Sex Offenders: An Analysis of Types
by Paul H. Gebhard, by John H. Gagnon, by Wardell B. Pomeroy, by Cornelia V. Christenson, by Paul B. Hoeber
Harper & Row, 923 pp., $12.50
How Many More Victims
by Gladys Denny Shultz
Lippincott, 363 pp., $6.95
In Sex Offenders, The Institute for Sex Research continues the work begun with the publication, in 1948, of the first Kinsey Report, Sexual Behavior in the Human Male. Of the original research team, only Mr. Pomeroy remains. The work, too, has changed, and for the better. Sex Offenders is a more sophisticated book than its predecessors, especially in its explicit analysis of its own methodological problems.
In one of the most interesting and amusing essays in The Liberal Imagination, Lionel Trilling criticized the first Kinsey Report very sharply for its naively normative view of sexual behavior; as if the erotic component of human relationships could be summarized by classifying and counting the various movements made by the male member as he approached his target. Even Leporello, cataloguing Don Giovanni’s conquests, enumerates them by nationality, though he also states that Don Giovanni took no interest in the physical, much less the personal, characteristics of his victims. But the first Kinsey report was even less personal in its approach to sexuality, treating sexual behavior as if it were a series of mechanical acts which could be interpreted and understood without reference to feeling or to the qualities of the sexual partner.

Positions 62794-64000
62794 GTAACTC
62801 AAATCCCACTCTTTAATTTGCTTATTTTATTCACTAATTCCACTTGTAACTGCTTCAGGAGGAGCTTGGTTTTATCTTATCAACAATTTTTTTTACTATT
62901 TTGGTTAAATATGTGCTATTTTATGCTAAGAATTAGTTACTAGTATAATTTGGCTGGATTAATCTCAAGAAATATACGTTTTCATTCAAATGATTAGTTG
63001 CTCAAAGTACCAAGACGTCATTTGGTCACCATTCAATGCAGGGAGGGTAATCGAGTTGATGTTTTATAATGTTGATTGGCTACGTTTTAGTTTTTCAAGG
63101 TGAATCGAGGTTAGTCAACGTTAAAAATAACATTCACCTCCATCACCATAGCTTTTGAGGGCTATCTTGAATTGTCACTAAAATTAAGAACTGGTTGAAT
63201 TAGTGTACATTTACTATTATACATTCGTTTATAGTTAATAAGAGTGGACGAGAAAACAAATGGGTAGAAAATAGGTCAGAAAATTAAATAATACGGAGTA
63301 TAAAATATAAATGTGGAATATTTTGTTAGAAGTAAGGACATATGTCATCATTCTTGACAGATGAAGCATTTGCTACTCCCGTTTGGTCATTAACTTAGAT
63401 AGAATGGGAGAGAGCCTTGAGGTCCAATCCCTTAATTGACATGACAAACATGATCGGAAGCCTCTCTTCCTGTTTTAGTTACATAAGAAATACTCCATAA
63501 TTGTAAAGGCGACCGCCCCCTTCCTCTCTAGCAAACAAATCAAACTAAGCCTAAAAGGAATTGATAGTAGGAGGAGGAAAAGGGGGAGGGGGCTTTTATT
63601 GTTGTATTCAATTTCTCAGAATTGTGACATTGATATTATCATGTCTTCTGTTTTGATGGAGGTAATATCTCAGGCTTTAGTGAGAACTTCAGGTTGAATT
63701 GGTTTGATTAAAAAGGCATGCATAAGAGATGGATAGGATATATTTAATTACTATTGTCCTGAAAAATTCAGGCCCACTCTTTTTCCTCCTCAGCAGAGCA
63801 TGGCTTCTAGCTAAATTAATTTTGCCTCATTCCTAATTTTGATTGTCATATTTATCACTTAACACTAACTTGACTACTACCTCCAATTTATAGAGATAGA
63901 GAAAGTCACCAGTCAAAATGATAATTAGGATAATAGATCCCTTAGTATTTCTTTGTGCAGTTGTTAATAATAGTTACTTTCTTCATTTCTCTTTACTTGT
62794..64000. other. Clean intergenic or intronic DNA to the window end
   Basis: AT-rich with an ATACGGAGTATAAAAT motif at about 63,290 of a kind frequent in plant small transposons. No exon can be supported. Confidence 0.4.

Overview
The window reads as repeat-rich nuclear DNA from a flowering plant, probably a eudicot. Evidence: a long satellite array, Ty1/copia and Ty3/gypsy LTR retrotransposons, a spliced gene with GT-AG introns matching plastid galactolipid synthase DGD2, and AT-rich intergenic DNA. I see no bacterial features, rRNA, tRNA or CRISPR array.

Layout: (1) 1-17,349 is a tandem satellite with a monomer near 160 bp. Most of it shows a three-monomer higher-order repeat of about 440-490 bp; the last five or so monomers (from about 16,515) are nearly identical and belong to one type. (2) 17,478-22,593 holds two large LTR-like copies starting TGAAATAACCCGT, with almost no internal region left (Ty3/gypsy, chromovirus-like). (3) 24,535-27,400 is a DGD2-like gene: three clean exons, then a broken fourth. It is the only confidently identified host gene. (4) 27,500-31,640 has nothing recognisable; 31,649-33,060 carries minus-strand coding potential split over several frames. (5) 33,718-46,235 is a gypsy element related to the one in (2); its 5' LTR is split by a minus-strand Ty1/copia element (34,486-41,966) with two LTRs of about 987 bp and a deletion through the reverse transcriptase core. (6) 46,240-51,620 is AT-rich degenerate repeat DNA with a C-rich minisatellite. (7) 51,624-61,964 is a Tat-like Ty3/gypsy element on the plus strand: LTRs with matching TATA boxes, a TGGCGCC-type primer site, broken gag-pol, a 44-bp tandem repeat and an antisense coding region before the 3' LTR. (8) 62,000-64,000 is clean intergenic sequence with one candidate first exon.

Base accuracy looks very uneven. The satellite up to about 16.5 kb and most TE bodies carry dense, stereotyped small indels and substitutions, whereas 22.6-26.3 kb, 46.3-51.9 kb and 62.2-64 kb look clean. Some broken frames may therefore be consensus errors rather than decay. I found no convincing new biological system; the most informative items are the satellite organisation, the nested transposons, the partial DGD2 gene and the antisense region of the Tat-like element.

Sex Offenders is far less vulnerable to such criticism. Its topic of course is more concrete and specific—though of much less fundamental importance—than sexual behavior in the human male or female. Sex offenders are categorized by law, which makes a quantitative and categorical approach not only defensible but, to a degree, inevitable. But the authors, in any case, make a consistent, if largely unsuccessful, effort to relate the fantasy life and feelings of sex offenders to their offenses. Their failure to do so is partly the result of limitations inherent in their methodology; but not altogether so. Their most important finding is negative; their work strongly suggests that there probably is no reliable relationship between particular kinds of sex offenses and the character and personality of the offender. The types they propose in their subtitle to analyze never clearly emerge; and if sex offenders are not distinctive types of people, much of our policy toward them is both cruel and stupid, while Mrs. Shultz’s proposals, which we shall later consider, are very sinister indeed.
The value of Sex Offenders as a work derives from two quite different qualities that it consistently displays. The first of these is its methodological self-consciousness. This book will, indeed, be more useful to beginning students of research technique in the social sciences than to persons interested in sex, who, for $12.50, ought to be able to find a book with pictures. I do not mean by this that Sex Offenders reports a model piece of research—it has many defects—but its authors show a commendable awareness of the limitations their techniques impose on their data; and discuss these problems explicitly and in context, explaining just why they chose to proceed as they did.
But the way they finally went about …